- Use of passbooks versus ledgers - Passbooks are used as the primary records to support clarity and transparency allowing each member to review their shares, loans, and loan payments at each meeting.
- Chairperson Effectiveness - The chairperson runs the meeting in an orderly fashion, collects fines according to their constitution, and encourages the active participation of all members.
- Secretary effectiveness - The secretary runs the savings and loan portions of the meeting in an orderly fashion and records transactions in the ledger.
- Money counters - The money counters confirm the amounts given and handle the money in full sight of the membership at all times. They mark the passbooks correctly and within the clear view of the member.
- Constitution adherence - The group has a written constitution that is updated annually. Members display knowledge of their constitution and adhere to it. Election of new officers are held with each new savings cycle.
- Member participation - The group members are actively engaged in all aspects of the meeting.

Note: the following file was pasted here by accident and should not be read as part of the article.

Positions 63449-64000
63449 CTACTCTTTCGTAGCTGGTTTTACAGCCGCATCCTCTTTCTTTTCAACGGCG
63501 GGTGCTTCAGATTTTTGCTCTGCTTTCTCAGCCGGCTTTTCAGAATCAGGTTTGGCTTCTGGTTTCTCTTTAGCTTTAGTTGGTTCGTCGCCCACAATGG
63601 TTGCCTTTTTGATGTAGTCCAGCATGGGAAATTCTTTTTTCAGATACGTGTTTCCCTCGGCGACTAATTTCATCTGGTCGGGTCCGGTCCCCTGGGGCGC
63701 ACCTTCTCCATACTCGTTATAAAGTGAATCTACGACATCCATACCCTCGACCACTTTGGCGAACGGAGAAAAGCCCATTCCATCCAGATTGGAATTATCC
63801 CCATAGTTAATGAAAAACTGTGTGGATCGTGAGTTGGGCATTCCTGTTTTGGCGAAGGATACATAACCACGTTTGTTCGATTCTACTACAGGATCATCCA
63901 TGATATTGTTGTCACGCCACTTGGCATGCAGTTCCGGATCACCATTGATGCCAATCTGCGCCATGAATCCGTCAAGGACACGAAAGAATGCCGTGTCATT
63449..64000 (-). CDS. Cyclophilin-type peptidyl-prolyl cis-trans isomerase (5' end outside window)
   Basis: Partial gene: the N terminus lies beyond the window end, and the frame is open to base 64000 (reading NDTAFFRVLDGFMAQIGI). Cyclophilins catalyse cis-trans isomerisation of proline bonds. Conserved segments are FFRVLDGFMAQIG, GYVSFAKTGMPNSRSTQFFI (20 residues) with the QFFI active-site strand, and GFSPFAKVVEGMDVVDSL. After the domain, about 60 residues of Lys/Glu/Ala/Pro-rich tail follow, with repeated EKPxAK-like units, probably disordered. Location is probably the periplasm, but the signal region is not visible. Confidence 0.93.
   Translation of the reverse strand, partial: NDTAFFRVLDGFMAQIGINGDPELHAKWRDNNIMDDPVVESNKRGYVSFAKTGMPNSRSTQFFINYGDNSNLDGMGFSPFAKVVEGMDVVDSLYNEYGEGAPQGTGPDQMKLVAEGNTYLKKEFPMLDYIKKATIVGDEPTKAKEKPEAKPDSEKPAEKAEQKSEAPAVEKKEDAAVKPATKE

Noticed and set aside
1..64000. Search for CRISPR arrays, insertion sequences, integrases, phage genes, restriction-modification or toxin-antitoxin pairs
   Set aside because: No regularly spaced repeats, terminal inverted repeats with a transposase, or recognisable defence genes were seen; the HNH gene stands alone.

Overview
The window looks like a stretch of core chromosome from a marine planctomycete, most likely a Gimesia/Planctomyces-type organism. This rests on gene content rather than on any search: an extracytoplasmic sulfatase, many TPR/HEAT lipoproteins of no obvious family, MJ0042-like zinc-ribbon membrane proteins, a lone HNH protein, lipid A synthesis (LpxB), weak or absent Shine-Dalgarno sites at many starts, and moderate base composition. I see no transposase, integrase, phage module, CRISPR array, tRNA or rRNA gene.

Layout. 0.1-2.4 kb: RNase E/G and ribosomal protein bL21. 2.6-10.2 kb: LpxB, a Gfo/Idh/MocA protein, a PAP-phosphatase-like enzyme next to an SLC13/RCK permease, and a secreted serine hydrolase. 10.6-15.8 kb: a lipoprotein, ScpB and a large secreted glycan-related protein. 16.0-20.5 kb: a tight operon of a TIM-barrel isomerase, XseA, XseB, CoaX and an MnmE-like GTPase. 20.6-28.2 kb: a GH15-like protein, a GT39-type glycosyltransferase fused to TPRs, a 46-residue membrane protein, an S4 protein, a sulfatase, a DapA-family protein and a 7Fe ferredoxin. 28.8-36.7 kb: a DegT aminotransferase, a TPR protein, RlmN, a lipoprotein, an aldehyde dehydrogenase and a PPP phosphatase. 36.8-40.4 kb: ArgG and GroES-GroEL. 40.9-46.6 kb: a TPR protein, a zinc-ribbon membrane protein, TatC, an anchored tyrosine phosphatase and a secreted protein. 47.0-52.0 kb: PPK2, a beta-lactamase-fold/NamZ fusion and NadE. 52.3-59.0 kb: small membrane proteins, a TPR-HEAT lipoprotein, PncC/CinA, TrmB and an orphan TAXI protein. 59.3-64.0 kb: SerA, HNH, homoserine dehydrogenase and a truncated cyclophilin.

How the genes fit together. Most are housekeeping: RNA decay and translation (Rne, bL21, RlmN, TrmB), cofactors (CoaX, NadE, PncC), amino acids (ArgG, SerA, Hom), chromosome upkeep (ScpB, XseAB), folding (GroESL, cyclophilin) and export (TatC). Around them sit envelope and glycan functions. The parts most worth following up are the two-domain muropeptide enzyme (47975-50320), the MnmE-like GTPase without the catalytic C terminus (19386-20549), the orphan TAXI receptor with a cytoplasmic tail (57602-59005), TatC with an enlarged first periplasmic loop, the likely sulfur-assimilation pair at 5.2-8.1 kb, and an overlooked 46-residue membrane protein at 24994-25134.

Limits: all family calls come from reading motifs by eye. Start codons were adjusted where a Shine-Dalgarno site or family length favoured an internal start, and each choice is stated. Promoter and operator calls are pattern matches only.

The Financial Assistance Program is a stop gap measure to provide access to capital until a Village Savings and Loan Federation can be established to provide this function for savings groups. See our Financial Services Program for more detail.
December 2021 Update: After introducing this program in late February 2021 we have provided financial assistance to all 6 of our graduated groups. Each group received between $850 and $2500 for up to 6 months at zero interest. All monthly payments have been on time and all groups fully repaid their loans. We are now on the second round of loans.
July 2022 Update: To date we have provided financial assistance 13 times across 7 different groups. Total assistance provided has been $24,606.59 with only $4,671.51 currently outstanding. All financial assistance repayment has continued with zero late payments! Our graduated groups have maintained a high assessment currently averaging 86.2% Our groups report that the financial assistance has been very helpful as they can get a loan through their savings group for the amount they need rather than be limited by the group’s savings and competition for loans.
December 2022 Update: At year end 2022 our savings groups have continued their record of 100% on-time payments! According to our micro-finance consultant, this is really amazing. With the formation of the Ayalagaya federation, we expect to cease giving assistance to individual savings groups in Ayalagaya in the first half of 2023 in favor of giving to the federation which will become the focal point for helping savings groups leverage additional capital and a cornerstone of self-sufficiency for financial services. We will begin to give assistance to groups in Arri Ward as they graduate until we can form a federation there, likely 2024.
Increased investment in small businesses
Increased household income
Greater financial security through crises